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Defining Wealth: Productivity or Hours Worked?

Posted By Barry Ritholtz On July 11, 2004 @ 6:56 am In Finance | Comments Disabled

Why is the United States the richest nation in the world? One would expect that a complex question such as this would require a degree of sophisticated analysis, taking into account all of the factors defining wealth: Quality of life, various freedoms, career opportunities, etc.

Of course, here in soundbite central, we don’t have time for such niceties. Instead, we follow the path of reductio ad absurdum to reach a simple and obvious conclusion: We work more hours. This way, we avoid a more complex approach to decision making and analytical thought, dumbing down all discussions so they can be understood by a 4 year old, and then placed on a bumper sticker.

Here is the WSJ’s [1] take on the issue:


“Many analysts have attributed the U.S.’s high per capita income to higher U.S. productivity — that is, output per worker. The OECD report found, however, that relative to other industrial countries, higher U.S. incomes are “largely due to differences in total hours worked per capita,” not differences in output per hour. U.S. productivity growth has accelerated since the late 1990s, which has widened the U.S. lead in per capita income, but rising hours also have been “a major factor,” the report said . . .

. . . The increase in how much Americans work reflects two trends. The first is that the proportion of working-age Americans who work has risen as more women enter the work force. In other industrialized countries, that trend has been offset by higher overall unemployment, earlier retirement and declining work-force participation of young people. Last year, 71% of the working-age population in the U.S. had jobs, compared with an OECD average of 65%.

The second factor is that among Americans who have jobs, the number of hours worked per year has edged down only slightly in recent decades, whereas hours worked have fallen sharply for workers in other countries due to shortened work weeks and increased vacation and holidays.”

Let’s consider two alternative ways to look at this question:

The first, is definitional: What is Wealth? Is it merely income or the accumulation of goods?

Wealth consists of more than that: Leisure time is a luxury, and as such is part of a person’s wealth. The quality of your education and health care also are a reflection of your wealth. Depending upon what yardstick you use as a measure, we are either the wealthiest country in the world, or the most overworked, harried, stressed out collection of work droids the planet has ever seen. The truth is probably somewhere in the middle: We willingly trade one form of wealth (time) for another form of wealth (income).

Next, let’s broaden the question: What other factors may have contributed to America’s financial success? How much of our wealth is a product of a bounty of natural blessings? What is the significance of geographic isolation and enormous natural resources to net GDP and Wealth?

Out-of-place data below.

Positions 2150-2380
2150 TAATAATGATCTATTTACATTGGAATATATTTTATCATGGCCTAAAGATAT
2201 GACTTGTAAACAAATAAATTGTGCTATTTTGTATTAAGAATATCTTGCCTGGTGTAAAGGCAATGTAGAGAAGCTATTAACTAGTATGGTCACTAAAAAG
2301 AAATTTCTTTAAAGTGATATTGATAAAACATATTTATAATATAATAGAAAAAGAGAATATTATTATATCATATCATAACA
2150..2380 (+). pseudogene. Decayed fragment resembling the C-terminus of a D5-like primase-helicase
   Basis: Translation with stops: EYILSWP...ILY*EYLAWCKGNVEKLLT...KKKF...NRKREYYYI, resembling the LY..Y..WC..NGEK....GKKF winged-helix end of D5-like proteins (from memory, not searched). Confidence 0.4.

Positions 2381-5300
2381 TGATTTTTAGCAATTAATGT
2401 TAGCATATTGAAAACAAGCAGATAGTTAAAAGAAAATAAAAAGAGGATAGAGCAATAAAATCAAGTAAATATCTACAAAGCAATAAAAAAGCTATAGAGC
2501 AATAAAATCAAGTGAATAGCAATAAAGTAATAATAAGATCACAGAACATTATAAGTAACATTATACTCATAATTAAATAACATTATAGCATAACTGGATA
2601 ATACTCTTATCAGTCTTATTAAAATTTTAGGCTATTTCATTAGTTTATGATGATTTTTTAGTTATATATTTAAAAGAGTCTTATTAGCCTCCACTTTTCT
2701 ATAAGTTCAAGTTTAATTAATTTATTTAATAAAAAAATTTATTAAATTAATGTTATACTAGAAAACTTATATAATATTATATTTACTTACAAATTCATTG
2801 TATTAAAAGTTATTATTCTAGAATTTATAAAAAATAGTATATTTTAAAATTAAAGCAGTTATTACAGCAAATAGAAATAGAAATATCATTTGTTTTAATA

From a sociological standpoint, how much of the innovation and creativity here stems from having a population laced with alpha males (and to a degree, alpha females) from every country on the globe? We are a magnet: Our political structure and free market approach attracts energetic and creative risk takers to a land where freedom and opportunity exists. I suggest this factor provides an enormous competitive advantage to the United States, and has been our secret weapon — for centuries.

But if you accept that premise, than you must confront a threat to this strategic advantage: What impact are recent immigration policies having on reducing the flow of graduate students, technologists and scientists [2] into the United States? Will some of the more onerous and/or excessive security measures reduce the attractiveness of our country to this enormous talent pool? If it does, will we slowly bleed out our advantageous economic lifeblood?

As usual, the act of reducing complex phenomena to a simple, single, “cause & effect” scenario provides little in the way of actual insight. To me, the biggest failings of modern media is this constant attempt to boil things down to an artificial (i.e., short and simple) answers which offers data, but little in the way of analysis or knowledge.

Their loss is our gain: If the media didn’t do such a lousy job on issues such as this, no one would feel the need to read blogs (like this one) . . .

U.S. Wealth Tied More to Work Than Productivity, Report Says [1]
Greg Ip
THE WALL STREET JOURNAL, July 8, 2004; Page A2


Is the balance of scientific power shifting? [2]


Article printed from The Big Picture: http://www.ritholtz.com/blog

URL to article: http://www.ritholtz.com/blog/2004/07/defining-wealth-productivity-or-hours-worked/

URLs in this post:

[1] WSJ’s: http://online.wsj.com/article/0,,SB108924985484258191,00.html

[2] graduate students, technologists and scientists: http://bigpicture.typepad.com/comments/2004/01/is_the_balance_.html

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